When you’re older, mobility is no joke. You tend to encounter a limited range of motion, joints that don’t move as far as they used to, and pain when you try to push yourself beyond your limits.
This, in turn, tends to contribute to a downward spiral:
It hurts when you move, so you move less.
Moving less results in more stiffness and even less range of motion.
So, you move even less.
And even if you try to break out of the cycle, all you get is articles online that show muscular young people doing the splits as they show you their mobility exercise routines and tips.
Um, hello? That is not particularly helpful.
Here are some tips from our senior fitness program on how to help you to increase your mobility as an elderly person.
1. Start With Your Mindset.
Almost any improvement in any area of life begins with your mindset. It’s a fight to maintain a positive, optimistic mindset, especially when you’re up against challenges that are greater than any that you’ve experienced in your life up to this point. Fight to be optimistic and say to yourself, “I can regain my mobility. I can improve my strength and balance. My body can recover some of the range of motion I’ve lost.” Just spending a few minutes a day visualizing your success can go a long way towards actually achieving the success you’ve visualized.
2. Activity Is the Key.
If you’ve ever experienced physical therapy, you’ll know that therapists do everything possible to get you moving right away after an injury or a surgery. It seems counter-intuitive that you should start moving when you are still hurting. No one wants to hurt. We all want to avoid pain if possible. But there are certain kinds of activities where the physical benefits outweigh the pain that you experience to get there. In the long run, loss of mobility can bring greater suffering than the pain that it costs you to start to be active again.
However, it’s also important to realize that there is a big difference between pain that indicates an injury and pain that means you’re actually helping your body. It’s not always easy to tell the difference. if you’re experiencing debilitating pain, nausea, faintness, or dizziness, you should stop exercising, consult with your doctor, and work with someone who can help to supervise your activity and ensure that you don’t injure yourself.
3. Mobility Starts In the Joints.
When your mobility starts to be restricted as you age, your joints are the primary place that is affected. Joints tend to become stiff because your cartilage wears away, your joints are less lubricated, and buildup in your joints causes them to not want to move as much. A starting step that you can take is to think about each one of your joints and slowly stretch it as far as it will go. Repeat each stretch 5–10 times (or as much as you can handle). The first few times you do this, you will probably experience some aches the next day due to the unaccustomed activity, but you’ll be amazed at how if you keep it up, you’ll increase your range of motion and decrease the pain in your joints.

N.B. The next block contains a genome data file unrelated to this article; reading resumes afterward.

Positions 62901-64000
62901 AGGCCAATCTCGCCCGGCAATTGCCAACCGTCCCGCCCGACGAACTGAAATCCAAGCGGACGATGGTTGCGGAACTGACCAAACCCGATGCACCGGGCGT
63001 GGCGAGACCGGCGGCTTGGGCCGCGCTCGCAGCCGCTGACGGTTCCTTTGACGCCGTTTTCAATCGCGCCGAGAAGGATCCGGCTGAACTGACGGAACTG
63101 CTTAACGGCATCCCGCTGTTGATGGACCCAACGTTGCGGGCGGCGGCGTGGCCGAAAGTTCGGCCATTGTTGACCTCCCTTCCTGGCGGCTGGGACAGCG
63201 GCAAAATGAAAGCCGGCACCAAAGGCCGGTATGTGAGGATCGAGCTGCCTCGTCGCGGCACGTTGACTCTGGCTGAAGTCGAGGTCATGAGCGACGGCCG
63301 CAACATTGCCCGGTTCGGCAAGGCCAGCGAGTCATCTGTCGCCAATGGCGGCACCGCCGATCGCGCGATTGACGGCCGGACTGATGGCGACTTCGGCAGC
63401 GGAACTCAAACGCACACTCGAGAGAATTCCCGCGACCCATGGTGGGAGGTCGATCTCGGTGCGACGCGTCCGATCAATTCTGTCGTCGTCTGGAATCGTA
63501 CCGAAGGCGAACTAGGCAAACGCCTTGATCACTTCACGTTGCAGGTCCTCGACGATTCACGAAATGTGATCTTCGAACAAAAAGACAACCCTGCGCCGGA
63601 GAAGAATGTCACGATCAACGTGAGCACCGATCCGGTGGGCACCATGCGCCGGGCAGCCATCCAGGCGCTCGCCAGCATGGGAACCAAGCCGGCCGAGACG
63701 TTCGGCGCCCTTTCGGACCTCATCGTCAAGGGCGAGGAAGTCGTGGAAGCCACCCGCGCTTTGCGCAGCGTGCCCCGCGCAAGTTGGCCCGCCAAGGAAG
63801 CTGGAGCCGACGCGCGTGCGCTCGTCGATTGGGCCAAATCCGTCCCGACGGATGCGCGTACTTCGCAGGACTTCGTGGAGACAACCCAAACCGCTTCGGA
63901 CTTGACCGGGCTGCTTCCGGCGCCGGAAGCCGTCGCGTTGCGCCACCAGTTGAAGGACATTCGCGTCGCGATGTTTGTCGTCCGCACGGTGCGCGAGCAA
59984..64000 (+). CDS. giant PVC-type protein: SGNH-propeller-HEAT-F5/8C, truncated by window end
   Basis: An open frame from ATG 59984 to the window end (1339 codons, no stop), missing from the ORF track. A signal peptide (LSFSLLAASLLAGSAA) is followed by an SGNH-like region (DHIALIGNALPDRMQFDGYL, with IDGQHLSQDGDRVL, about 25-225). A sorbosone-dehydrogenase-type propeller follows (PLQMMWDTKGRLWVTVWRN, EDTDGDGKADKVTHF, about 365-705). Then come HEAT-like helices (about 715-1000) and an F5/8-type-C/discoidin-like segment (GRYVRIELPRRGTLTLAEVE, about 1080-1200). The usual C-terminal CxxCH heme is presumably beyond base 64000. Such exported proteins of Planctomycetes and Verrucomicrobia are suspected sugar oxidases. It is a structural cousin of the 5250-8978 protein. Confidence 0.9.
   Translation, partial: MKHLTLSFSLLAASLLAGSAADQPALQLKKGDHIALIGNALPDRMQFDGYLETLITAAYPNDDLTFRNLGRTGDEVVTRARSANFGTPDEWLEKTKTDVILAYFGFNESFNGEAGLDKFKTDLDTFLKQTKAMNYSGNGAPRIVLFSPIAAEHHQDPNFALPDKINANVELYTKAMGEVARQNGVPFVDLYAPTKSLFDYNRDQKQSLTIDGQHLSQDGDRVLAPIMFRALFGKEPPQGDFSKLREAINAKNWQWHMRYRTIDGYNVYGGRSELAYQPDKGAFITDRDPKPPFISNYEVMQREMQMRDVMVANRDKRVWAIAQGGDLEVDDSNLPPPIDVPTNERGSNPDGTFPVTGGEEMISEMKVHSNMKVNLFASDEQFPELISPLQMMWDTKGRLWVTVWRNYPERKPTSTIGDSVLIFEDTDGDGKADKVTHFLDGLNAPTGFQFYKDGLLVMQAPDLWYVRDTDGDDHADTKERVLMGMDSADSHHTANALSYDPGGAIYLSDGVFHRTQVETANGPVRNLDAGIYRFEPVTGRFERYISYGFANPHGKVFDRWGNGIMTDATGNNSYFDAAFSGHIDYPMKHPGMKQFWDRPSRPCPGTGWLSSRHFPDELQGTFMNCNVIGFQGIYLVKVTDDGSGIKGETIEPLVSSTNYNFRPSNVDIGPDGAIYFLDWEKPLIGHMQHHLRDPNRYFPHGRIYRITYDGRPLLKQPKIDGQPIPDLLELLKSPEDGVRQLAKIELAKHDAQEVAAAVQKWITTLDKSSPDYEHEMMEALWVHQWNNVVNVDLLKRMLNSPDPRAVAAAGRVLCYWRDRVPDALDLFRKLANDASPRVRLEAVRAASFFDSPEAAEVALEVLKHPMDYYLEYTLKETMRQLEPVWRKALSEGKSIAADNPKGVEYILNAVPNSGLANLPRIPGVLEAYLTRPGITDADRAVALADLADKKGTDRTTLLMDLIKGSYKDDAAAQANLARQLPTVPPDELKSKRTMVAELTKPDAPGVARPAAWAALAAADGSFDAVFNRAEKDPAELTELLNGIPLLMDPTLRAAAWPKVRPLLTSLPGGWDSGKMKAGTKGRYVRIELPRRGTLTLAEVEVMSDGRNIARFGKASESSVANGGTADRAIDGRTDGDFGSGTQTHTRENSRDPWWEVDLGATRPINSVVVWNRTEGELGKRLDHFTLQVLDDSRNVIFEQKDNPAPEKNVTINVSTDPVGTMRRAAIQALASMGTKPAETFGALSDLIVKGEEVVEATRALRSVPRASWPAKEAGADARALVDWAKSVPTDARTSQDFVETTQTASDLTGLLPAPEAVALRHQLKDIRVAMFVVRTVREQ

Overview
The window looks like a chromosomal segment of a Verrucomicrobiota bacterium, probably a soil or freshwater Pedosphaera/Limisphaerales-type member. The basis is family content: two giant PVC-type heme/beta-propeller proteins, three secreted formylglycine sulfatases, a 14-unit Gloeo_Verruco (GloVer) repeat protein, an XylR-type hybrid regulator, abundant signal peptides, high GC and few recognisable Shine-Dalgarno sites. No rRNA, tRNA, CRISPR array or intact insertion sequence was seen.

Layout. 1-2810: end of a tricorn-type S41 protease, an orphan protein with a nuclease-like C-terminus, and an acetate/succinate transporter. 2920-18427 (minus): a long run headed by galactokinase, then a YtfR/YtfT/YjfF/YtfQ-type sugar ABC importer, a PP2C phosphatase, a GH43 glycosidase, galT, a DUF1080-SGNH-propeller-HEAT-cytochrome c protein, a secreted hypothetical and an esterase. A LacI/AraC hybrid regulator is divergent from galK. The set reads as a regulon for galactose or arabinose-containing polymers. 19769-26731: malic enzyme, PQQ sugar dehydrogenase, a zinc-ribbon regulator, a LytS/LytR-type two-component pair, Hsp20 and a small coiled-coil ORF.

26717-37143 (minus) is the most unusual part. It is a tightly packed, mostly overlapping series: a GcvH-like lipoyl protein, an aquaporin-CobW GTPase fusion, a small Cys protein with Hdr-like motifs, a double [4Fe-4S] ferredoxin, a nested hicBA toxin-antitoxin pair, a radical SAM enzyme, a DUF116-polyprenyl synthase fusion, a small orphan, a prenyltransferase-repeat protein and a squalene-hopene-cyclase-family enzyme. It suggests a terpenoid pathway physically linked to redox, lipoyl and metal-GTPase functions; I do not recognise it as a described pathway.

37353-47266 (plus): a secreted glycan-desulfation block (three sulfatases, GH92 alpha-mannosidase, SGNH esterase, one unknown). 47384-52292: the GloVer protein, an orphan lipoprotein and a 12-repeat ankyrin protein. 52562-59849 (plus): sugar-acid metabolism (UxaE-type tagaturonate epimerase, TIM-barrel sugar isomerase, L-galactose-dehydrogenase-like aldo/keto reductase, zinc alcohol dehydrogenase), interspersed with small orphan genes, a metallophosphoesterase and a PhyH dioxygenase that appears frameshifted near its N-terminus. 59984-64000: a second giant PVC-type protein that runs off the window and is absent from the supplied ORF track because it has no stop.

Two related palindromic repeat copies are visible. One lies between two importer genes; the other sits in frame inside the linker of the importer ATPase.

Don’t miss stretching these key joints:
4. Be Gentle.
Your mobility exercises shouldn’t include activity that creates a lot of impact on your joints. Gone are the days when you could just run downhill like you did when you were a child, but even milder activities can be too much. All that pounding can impact your ankles, knees, and spine in a negative way, but there are ways to increase your mobility without sacrificing your ability to move for the next week. The key is to be gentle. Gentle stretches, gentle movements, gentle exercises. Water aerobic activity is a common one that gives you a workout without overly impacting your sensitive joints. Don’t overdo it, and if you feel like you’re going to hurt yourself, stop.
5. Persistence Pays Off
All you have to do is start where you are and do the amount of movement and stretching that you can do. Don’t go beyond what will disrupt your happiness and peace. Some people treat fitness like religion. You don’t have to do that. It’s not something you have to beat yourself up about.
The beautiful thing that you’ll discover is that progress will just happen. As you consistently take small steps, those steps will accumulate into genuine results.
This is why the LifeStyle Change at 75 program is designed to go at your own pace, only adding one thing at a time, and only doing that when you feel comfortable to do it. Persistence is more important than volume.
6. Check with Your Doctor Before You Begin Any Exercise Routine
We don’t want you to hurt yourself, and if you have a health issue that would be exacerbated by even gentle stretching exercises, you shouldn’t do them. Let your doctor recommend to you the amount that you can do. If you get the green light, have at it!
The easiest way to get stronger and regain your range of mobility is to have someone show you. When you sign up for the FREE video series by Donald Thomsen, you’ll get video lessons that will guide you through exercises that are easy, fun, and beneficial. All you need is an email address!
Sign up today and get instant access to our video exercise course for seniors.